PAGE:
After a repeat of the four-bar introductory music there is completely new music for the poem’s third verse. These are the harmonies of change and departure. Thus at ‘Sie steigen an dem Seegestad / Das hohe Schiff hinan’ both melody and harmony rise a number of steps up the stave, as if climbing a gangplank; the sudden shift to B flat major for ‘es läuft hinweg auf grünem Pfad’ cuts the music momentarily adrift from the D major jetty for this magical journey, a medieval version of L’embarquement pour Cythère. The way that B flat major recedes into A major in the course of the words ‘ist bald nur wie ein Schwan’ is once again Schubert at his masterly best – within this decrescendo the ship becomes a tiny swan-like shape on the horizon as the singer’s line rises in exploratory semitones as if straining to catch sight of the distant vessel. The music for ‘bald nur wie ein Schwan’ (Leitner’s unwitting prophecy of Lohengrin) is repeated as a one-bar interlude.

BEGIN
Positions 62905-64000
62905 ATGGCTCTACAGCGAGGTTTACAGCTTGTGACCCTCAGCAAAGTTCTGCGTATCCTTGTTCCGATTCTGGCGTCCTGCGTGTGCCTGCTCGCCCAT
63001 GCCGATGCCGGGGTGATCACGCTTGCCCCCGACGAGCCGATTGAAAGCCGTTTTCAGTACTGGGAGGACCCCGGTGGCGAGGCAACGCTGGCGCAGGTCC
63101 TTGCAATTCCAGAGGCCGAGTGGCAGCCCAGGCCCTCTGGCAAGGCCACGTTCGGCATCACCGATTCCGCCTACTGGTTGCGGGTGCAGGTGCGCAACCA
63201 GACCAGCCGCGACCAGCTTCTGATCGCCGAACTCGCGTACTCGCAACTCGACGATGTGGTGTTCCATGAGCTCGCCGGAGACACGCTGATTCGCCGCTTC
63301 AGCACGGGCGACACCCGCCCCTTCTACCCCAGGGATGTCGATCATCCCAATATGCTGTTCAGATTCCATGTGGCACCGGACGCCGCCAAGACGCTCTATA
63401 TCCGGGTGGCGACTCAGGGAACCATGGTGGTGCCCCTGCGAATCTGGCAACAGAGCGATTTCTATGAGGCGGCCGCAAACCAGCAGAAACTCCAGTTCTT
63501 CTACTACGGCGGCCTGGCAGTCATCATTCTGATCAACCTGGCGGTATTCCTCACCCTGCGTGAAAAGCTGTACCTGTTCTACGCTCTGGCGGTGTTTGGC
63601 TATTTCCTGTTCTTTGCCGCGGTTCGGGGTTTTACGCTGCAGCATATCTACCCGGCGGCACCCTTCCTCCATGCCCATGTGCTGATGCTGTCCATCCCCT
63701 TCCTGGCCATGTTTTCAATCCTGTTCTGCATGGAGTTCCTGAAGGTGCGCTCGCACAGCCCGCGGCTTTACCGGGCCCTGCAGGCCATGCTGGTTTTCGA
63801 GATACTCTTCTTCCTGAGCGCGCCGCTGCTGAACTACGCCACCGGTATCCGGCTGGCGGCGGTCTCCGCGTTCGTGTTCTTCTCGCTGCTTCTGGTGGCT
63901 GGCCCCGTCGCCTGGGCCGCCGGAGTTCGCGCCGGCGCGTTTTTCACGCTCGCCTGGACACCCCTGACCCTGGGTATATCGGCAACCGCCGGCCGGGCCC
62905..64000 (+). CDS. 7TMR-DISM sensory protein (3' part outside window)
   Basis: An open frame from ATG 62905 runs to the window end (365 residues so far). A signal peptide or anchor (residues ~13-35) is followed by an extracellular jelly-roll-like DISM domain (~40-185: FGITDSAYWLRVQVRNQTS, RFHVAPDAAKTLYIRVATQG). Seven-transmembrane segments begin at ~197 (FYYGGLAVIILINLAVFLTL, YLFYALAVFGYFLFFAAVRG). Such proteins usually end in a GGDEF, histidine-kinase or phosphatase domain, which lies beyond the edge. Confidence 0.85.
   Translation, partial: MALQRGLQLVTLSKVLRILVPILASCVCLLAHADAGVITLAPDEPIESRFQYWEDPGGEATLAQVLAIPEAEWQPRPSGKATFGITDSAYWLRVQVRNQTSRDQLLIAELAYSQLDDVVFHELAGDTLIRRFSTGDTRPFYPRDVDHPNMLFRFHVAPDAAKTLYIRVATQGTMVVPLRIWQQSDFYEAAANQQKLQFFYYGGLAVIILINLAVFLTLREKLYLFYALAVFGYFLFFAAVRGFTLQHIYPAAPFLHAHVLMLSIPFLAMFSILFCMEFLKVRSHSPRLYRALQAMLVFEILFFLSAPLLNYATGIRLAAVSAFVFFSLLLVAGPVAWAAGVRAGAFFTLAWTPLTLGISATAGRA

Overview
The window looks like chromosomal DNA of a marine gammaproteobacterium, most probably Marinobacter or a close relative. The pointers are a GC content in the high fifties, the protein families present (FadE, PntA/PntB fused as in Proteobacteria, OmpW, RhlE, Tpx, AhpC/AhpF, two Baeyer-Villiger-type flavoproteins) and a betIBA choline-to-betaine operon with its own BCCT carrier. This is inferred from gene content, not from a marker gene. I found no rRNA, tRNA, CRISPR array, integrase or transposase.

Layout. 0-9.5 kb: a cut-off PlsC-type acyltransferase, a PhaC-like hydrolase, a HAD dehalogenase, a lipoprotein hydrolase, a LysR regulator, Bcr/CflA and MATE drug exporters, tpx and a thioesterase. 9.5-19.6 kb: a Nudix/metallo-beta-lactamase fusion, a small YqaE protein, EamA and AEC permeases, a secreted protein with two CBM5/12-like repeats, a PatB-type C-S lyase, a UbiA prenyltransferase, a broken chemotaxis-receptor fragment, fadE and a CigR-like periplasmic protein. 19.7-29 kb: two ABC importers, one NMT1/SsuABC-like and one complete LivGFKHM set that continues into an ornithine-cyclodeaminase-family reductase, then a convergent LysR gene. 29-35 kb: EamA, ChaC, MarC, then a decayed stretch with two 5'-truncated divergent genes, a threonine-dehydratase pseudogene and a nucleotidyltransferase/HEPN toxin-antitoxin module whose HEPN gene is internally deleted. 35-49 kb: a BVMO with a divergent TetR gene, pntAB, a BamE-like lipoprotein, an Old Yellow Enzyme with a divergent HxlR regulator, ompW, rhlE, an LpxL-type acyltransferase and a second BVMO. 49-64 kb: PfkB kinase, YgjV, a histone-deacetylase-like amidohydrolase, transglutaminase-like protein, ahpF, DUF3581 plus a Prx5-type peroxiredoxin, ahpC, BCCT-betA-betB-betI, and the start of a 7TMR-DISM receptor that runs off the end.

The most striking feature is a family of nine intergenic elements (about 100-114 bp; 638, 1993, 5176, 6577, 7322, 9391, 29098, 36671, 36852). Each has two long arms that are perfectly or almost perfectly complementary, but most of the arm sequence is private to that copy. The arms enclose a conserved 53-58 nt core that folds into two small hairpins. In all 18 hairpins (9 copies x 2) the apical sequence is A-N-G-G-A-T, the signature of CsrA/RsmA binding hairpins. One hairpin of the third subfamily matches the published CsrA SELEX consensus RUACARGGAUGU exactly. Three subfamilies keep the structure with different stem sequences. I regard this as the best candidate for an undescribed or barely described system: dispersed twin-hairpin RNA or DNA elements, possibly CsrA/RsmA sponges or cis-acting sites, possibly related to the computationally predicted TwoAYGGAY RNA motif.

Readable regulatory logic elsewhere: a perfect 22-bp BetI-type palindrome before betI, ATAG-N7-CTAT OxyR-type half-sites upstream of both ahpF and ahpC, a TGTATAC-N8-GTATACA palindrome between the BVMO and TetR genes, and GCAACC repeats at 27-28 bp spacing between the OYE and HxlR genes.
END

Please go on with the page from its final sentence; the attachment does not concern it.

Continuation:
And now for the song’s masterstroke: the pious pilgrims’ march continues to resonate in the air after the crusaders’ departure (they are heard in the piano, exactly the music which has accompanied the first verse) while the monk hums only the ghost of the melody. Of course the words of the poem’s fifth strophe tells us he is lost in contemplation about the dangers the soldiers will face, and how he himself is also on a journey of a different kind. But by the brilliant device of allowing the piano to take over the main melody while the monk ‘sings along’, as it were, in the bass line, the composer tells us everything about both the pain and the joy of having to play a background role. The singer supports the crusaders with his prayers, and the solid bass line tells us that he will always be there for them, he is after all a rock of faith. But we are also aware that there is a large element of renunciation in this song, and that he has been prepared to put aside the melodies of life in exchange for spiritual harmony. In the bare bones of that bass line (which stays at home as much as the monk himself) there is nothing so luxurious as a memorable tune to be heard; this also emphasises the austerity of his vocation. There could be no more simple, nor more obvious, way of making this point in music, but as always with the best inspirations, no one but a great composer would have thought of doing so in this manner. The piano postlude is identical to the introduction. After having heard the whole piece, those wafting quavers in the second-last bar seem especially affecting – the song finishes with the monk’s tear-filled eyes turned heavenward (how we wish we could have seen Vogl’s assumption of this role!). That we are similarly touched by this sentimental, and potentially embarrassing, scenario is a tribute to the composer’s genius.